ABU DHABI // A proposal by recruitment agencies to bar illiterate Filipinas from working as domestic staff in Saudi Arabia could also apply to those deployed to the UAE, a recruitment expert said.
The Philippine Association of Service Exporters (Pasei), which represents 650 agencies, this month called on the Philippine overseas employment authorities to consider the proposal.
"Why will you send someone who does not know how to read or write, let alone speak English to a country with a different culture?" said Victor Fernandez, the group's president.
"Check the Philippine consulate in Dubai. There may be underaged women from Mindanao who do not know how to read or write."
The Philippine government requires expatriate domestic staff to be at least 23 years old, receive a US$400 (Dh1,469) monthly minimum wage and not pay any placement fee.
Mr Fernandez said uneducated women lacked self-confidence and were vulnerable to abuse.
"Our proposal serves as a protective mechanism," he said.
The Philippine overseas labour office in Dubai, attached to the consulate, has not received reports or complaints of illiterate maids, said Delmer Cruz, the labour attache in Dubai.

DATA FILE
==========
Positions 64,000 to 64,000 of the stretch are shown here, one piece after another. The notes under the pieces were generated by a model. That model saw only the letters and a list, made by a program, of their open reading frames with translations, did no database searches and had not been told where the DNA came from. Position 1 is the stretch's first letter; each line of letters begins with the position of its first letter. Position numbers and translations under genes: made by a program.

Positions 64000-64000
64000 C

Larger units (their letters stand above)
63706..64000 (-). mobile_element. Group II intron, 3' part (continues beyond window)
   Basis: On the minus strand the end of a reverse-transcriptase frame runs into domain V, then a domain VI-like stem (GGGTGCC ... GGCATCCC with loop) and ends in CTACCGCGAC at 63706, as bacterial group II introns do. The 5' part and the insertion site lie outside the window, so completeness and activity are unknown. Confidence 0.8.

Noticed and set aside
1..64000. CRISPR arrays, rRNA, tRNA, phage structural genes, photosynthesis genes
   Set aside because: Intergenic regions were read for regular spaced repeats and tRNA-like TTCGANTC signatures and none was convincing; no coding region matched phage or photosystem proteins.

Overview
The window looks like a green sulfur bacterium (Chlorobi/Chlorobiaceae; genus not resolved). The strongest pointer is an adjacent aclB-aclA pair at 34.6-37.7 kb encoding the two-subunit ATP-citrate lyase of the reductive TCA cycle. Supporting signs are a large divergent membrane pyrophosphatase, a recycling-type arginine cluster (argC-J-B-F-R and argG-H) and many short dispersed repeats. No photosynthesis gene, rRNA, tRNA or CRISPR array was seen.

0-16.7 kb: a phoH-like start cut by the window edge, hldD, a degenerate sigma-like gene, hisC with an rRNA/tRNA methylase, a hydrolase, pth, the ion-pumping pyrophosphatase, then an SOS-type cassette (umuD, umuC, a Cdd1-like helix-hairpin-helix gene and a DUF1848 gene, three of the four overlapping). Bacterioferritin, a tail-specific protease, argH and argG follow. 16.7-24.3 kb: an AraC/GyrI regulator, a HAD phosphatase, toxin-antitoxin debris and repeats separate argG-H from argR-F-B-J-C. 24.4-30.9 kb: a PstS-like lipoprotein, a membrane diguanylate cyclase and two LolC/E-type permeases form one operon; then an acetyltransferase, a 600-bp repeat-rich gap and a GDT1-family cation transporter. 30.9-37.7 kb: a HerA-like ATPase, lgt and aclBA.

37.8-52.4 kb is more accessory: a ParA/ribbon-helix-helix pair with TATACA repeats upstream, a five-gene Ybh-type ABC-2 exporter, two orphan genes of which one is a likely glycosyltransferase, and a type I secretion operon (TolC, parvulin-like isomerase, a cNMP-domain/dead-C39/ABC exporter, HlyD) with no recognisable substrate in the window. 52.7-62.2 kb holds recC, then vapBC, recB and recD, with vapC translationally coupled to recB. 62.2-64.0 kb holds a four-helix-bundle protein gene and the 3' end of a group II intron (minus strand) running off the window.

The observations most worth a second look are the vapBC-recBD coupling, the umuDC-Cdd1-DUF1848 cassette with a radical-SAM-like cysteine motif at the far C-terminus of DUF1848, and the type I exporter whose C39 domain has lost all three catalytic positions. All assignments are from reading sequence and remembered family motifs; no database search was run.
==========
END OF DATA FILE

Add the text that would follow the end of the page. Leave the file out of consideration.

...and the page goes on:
Officials said Filipina domestic workers being sheltered at the labour-office refuge in Abu Dhabi and Dubai can read and write. Upon arrival they are asked to fill out an information sheet.
"I agree that we should restrict illiterate maids from working in the UAE," Mr Cruz said. "But we presume that those who seek overseas jobs are high school graduates.
"They go through a pre-departure orientation seminar where they are taught basic spoken Arabic and the Arab culture."
Maids also undergo household training at centres accredited by the Technical Education and Skills Development Authority, Mr Cruz said.
But Mr Fernandez said there were many cases of uneducated applicants who brought "chaperones" to the seminars to assist them.